The greatest floristic – and butterfly – diversity is on mesic, successional sites, which abound along the sampling route. The railroad corridor and the parallel roads used for railroad maintenance produce just the optimal level of disturbance to foster magnificent wildflower displays, and great butterfly abundance. Among the conspicuous plant species found here are (partial list!): Mountain Lace (Polygonum phytolaccaefolium), Fireweed (Epilobium angustifolium), Wandering Daisy (Erigeron peregrinus var. angustfolius), Coulter's Daisy (E. coulteri), Long-leaved Aster (Aster adscendens) and Scruffy Mountain Aster (A. integrifolius), Meadow-Rue (Thalictrum fendleri), Horkelia (H. fusca), Pearly Everlasting (Anaphalis margaritacea), Yampah (Perideridia bolanderi and parishii), Brewer's Angelica (A. breweri), Cow Parsnip (Heracleum lanatum), Gray's Lovage (Ligusticum grayii), Arrowhead-Leaved Grounsel (Senecio triangularis), Helianthella (H. californica var. nevadensis), Sticky Cinquefoil (Potentilla glandulosa), Checkerbloom (Sidalcea spp.), Lewis' Monkeyflower (Mimulus lewisii), Alpine Lily (Lilium parvum), Red Indian Paintbrush (Castilleja miniata), Coyotemint or Mountain Pennyroyal (Monardella odoratissima), Giant Hyssop (Agastache urticifolia), several species of Lupines including Lupinus latifolius and L. arbustus var. silvicola, Holboell's Rock-Cress (Arabis holboellii var. retrofracta), Pink Dogbane (Apocynum androsaemiifolium), Brewer's Golden-Aster (Chrysopsis breweri), Meadow Goldenrod (Solidago canadensis ssp. elongata), Mountain Mugwort (Artemisia norvegica var. saxatilis), Mule's Ears (Wyethia mollis), and on... and on... and on. One inconspicuous, but delightful, member of this flora is the very small orchid, Ladies' Tresses (Spiranthes romanzoffiana). The only common fern – but it is very common – is Bracken (Pteridium aquilinum). In the coolest, moistest sites one finds Valerian (Valeriana capitata ssp. californica) and Jacob's-Ladder (Polemonium californicum).

The shrubby flora of the pass includes Bitter Cherry (Prunus emarginata), Mountain-Ash (Sorbus californica), Mountain Alder (Alnus tenuifolia), at least four Willows (Salix), Snowberry (Symphoricarpos vaccinioides), Greenleaf Manzanita (Arctostaphylos patula), Pine Rose (Rosa pinetorum), Sierra Currant (Ribes nevadense), Spiny Currant (R. roezlii), shrubby Dogwood (Cornus stolonifera), Red Elderberry (Sambucus microbotrys), Snow Brush (Ceanothus cordulatus), Tobacco Brush (C. velutinus – these two hybridize at Donner!), Squaw Carpet (C. prostrata), Cream Bush (Holodiscus microphyllus), Serviceberry (Amelanchier pumila), Thimbleberry (Rubus parviflorus), Twinberry (Lonicera conjugialis and involucrata), Mountain and Douglas' Spiraeas (S. densiflora and douglasii), Sagebrush (Artemisia tridentata) and Rabbitbrush (Chrysothamnus nauseosus).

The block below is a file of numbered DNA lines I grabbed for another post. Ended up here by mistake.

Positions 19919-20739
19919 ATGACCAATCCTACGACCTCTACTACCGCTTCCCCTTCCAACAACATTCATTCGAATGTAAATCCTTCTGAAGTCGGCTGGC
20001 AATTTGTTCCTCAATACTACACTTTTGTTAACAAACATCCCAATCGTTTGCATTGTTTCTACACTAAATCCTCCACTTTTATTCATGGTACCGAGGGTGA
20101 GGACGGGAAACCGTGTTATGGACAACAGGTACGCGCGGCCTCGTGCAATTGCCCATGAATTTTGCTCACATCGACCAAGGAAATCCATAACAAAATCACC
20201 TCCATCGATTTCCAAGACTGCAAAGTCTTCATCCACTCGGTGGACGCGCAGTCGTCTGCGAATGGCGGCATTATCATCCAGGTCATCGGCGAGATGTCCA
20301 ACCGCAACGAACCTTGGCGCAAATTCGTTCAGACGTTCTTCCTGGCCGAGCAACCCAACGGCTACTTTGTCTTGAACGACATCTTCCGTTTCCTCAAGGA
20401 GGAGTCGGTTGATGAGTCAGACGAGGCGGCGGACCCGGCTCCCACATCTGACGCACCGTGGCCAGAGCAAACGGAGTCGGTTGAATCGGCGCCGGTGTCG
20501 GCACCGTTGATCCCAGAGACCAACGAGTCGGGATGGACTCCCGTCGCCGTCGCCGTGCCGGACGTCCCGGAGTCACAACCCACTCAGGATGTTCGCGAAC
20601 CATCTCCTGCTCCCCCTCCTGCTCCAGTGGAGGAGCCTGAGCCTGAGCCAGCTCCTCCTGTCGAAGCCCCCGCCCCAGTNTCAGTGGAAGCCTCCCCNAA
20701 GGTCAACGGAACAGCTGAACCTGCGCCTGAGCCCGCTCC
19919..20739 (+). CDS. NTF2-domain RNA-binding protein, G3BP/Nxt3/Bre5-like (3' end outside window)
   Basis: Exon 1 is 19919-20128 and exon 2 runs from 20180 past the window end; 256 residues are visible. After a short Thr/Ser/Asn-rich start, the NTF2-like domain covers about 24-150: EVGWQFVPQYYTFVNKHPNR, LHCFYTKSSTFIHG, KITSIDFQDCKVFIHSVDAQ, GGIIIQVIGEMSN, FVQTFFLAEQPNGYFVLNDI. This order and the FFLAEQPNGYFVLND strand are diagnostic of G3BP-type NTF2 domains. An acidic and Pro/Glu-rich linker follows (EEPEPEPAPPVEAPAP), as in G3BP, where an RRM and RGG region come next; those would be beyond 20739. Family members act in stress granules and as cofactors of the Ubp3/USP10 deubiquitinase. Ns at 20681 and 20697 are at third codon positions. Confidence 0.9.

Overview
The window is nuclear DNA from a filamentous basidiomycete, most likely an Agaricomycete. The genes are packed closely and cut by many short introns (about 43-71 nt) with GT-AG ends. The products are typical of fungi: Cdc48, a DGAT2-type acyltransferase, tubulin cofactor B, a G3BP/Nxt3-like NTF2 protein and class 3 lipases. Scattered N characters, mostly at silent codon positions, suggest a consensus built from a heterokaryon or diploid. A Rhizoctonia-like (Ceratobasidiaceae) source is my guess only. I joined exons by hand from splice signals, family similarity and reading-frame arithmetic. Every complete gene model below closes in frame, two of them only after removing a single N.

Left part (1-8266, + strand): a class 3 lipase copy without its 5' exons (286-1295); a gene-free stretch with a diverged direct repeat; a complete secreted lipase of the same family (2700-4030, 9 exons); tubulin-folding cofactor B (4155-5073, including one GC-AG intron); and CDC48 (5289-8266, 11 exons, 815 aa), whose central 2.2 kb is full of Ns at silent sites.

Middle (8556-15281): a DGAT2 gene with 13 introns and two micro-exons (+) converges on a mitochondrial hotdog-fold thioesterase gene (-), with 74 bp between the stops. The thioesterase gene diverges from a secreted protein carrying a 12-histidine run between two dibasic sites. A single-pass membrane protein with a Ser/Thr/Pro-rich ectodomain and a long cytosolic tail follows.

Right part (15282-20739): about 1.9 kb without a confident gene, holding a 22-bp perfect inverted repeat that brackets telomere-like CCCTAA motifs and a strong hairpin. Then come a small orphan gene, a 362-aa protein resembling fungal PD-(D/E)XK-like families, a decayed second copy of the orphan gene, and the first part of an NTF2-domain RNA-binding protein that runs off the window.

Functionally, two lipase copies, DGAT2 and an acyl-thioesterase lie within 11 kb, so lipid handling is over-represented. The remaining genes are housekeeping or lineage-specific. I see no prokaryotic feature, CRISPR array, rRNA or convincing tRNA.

Wetland habitats have a rich flora of grasses and sedges; some flowering plants are Alpine Aster (A. alpigenus ssp. andersonii), Shooting-Star (Dodecatheon jeffreyi), Bigelow's Sneezeweed (Helenium bigelovii), Whorled Penstemon (P. rydbergii), Elephant Heads (Pedicularis groenlandica), and Aquatic Clover (Trifolium wormskjoldii).

Both Black Cottonwood (Populus trichocarpa) and Quaking Aspen (P. tremuloides) are common. On the slope above the railroad tracks about midway through the pass, Aspen is squashed by its burden of snow and grows in a more-or-less krummholz mode.

Donner Pass is one of the snowiest places in the United States and is the site of the Sierra Nevada Snow Laboratory (one of our sources of climatological data), jointly managed by the Federal government and the University of California. Snowfall varies greatly from year to year, and the beginning of the butterfly season is dictated by the timing of snowmelt — averaging at the beginning of June, but in very light years as early as April and in very snowy years not until late June, or even July. The persistence of snow on north- and east-facing slopes prolongs the flight seasons of many univoltine butterfly species well beyond what one might otherwise expect. Lycaena cupreus, for example, may still be flying at the east end of the pass three weeks after disappearing to the west. At the beginning of the season Willow catkins (Salix spp.) and weedy Dandelion (Taraxacum officinale) are the principal nectar sources at the west, joined by Phlox diffusa at the east. These are soon supplanted by Pink Pussy Paws. After early September the only nectar source in most years is Rabbitbrush, which grows mostly along Donner Pass Road (especially at the east) and attracts everything flying then. In between, in high summer, butterflies have a dazzling array of nectar sources available.

The butterfly flight season varies from about 24-32 weeks. In some years, multivoltine species continue to emerge even into November, after the adult hibernators have gone to bed for the winter. These "false broods" are almost certainly doomed, and reflect the status of those species as seasonal breeders ill-adapted to overwintering at Donner. The Donner fauna includes a large number of non-resident species recorded as casual visitors from lower on both slopes of the Sierra Nevada – a characteristic phenomenon at the lower Sierran passes, less prominent at the higher ones which are more harsh and remote. This contributes to, but does not fully explain the fact that butterfly diversity on the transect is maximized here. The phenomenon is discussed in the butterfly chapter of the Sierra Nevada Ecosystem Project, referenced below; it is a routine observation for many groups of organisms world-wide that diversity is maximized at mid-elevations.


Aside from general Sierra Nevada natural history references, consult:
T.C. Emmel and J.F. Emmel, 1962, Ecological studies of Rhopalocera in a high Sierran community—Donner Pass, California. Journal of the Lepidopterists' Society 16: 23-44 and 17:7-20; 1963. Composition and relative abundance in a temperate zone butterfly fauna. Journal of Research on the Lepidoptera 1:97-108.

See also:
A.M.Shapiro. 1996. Status of Butterflies. Chapter 27 in Sierra Nevada Ecosystem Project, vol.II, University of California Centers for Water and Wildland Resources, pp.743-757.